Zwarte Piet, Malieveld The Hague (English)

Voorstander (R) van Zwarte Piet duldt geen tegenspraak

Voorstander (R) van Zwarte Piet duldt geen tegenspraak

There she stands. A small black woman in a big white sweatshirt. Alone on a quiet patch of Malieveld (The Hague). Proudly she puts a flag in the air, the flag of West Papua where her roots lie, the flag that’s banned in Indonesia.
She demonstrates against the Indonesia that annexed West Papua. “Since that conflict, 400,000 Papuans killed.” And she demonstrates against the United Nations, the organization that does nothing to stop it.

Zwarte Piet

A few hundred meters further it looks a lot happier. People dancing and singing Sinterklaas songs. These people are also demonstrating against the UN, but for the preservation of Zwarte Piet. Also important.
When a small group of Zwarte Piet sympathizers sees the woman with the flag, the mood changes. A small group closes in on her. A blonde woman with black face paint starts screaming: “So you’re against Zwarte Piet? Go back to your own country!”
The woman stammers that she is not against Zwarte Piet, in fact she’s also protesting the UN. She thinks it’s important that the UN spend time and money into research in West Papua and that research into Zwarte Piet is nonsense and a waste of money. But the group doesn’t hear, or doesn’t want to hear. “She is against Zwarte Piet!”


More and more bystanders get involved. They yell at her and if she tries to speak, they drown her out with Sinterklaas songs.
The little woman is enclosed like the prey of a group of Hyenas. In the blue eyes of the black made-up faces the hatred seems visible. The eyes of the woman betrayed nothing but fear.


But when a man tries to take her flag, she fights like a lion to keep it. Bystanders are now laughing at her. The woman tries to escape the melee, but an older man comes behind her as if he is pursuing the worst kind of criminal. He grabs her and it looks like he wants to hit her. At that moment someone from the crowd holds his arm and pulls him away from the woman, who is now in panic.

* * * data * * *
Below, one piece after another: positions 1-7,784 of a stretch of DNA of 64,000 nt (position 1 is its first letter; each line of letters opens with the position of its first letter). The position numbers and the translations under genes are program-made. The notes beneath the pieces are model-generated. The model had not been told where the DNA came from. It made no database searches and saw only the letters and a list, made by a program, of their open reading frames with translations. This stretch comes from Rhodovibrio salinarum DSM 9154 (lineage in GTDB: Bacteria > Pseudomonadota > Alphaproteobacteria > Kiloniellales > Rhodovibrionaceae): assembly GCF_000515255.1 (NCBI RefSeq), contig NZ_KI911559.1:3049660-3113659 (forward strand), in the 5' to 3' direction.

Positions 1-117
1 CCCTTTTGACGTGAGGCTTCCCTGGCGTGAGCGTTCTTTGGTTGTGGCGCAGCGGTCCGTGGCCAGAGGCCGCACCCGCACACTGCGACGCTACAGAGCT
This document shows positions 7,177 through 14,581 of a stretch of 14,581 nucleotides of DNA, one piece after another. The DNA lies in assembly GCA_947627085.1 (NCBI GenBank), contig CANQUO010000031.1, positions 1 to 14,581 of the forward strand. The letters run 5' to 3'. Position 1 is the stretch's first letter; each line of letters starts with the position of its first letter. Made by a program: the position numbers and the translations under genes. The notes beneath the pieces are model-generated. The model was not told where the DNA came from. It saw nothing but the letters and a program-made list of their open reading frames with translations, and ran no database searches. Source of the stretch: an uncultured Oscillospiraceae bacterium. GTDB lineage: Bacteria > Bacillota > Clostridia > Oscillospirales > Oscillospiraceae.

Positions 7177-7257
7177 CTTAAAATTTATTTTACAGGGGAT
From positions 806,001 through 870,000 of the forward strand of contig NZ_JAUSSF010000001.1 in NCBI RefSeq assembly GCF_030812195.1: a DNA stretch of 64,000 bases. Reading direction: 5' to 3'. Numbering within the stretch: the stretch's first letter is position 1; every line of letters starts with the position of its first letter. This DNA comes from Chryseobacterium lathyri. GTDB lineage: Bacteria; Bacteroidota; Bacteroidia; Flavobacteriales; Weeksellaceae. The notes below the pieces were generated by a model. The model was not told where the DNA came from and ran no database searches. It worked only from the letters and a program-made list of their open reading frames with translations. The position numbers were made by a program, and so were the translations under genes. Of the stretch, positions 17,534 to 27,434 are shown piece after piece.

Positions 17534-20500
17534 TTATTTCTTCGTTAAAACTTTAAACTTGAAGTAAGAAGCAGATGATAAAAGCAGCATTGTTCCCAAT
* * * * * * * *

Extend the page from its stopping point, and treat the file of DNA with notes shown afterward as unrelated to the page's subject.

The second time she is trapped, the police arrive. An officer asks the woman to come along “For your safety, ma’am.”
As the woman is walked to the waiting police van, a crowd of bystanders cheers. “She’s being arrested,” says a woman in tracksuit. “Rightly so,” notes her husband.


As (photo) journalist one must be objective. It’s my job to report what happens. Yet that is not always easy. Today I witnessed a group of people that picked a person out of a crowd to attack her. I stood by and took pictures. It felt uncomfortable, I felt guilty.
One time today I did interfere with the proceedings. A man grabbed the woman by the shoulder, and in a reflex I pulled his hand away. But in fact that is not my job; it’s my job to photograph. Yet I’m glad it did not get out of hand. The woman was not beaten. She was “only” threatened, harassed, insulted and “kindly” asked to adapt Dutch ways or to “piss off to her own country.”


For the Zwarte Piet sympathizers the demonstration was a great success. The ‘Pietitie’ on Facebook has received over 2 million ‘likes,’ and according to police the demonstration was a big party.
For the small black woman, who had a good reason to stand there, it was less pleasant. But, well. You shouldn’t say you’re against Zwarte Piet.


Unfortunately I could not speak to the woman afterward. I don’t know where she comes from or how her day ended. However, I would like to do something for her.
On the internet I came across a petition “Stop the ‘slow motion’ genocide in West Papua.”
It seems more sensible to sign this petition – than a ‘Pietitie’ for a non-existent fairy tale figure.

Translation Google / Greg Shapiro

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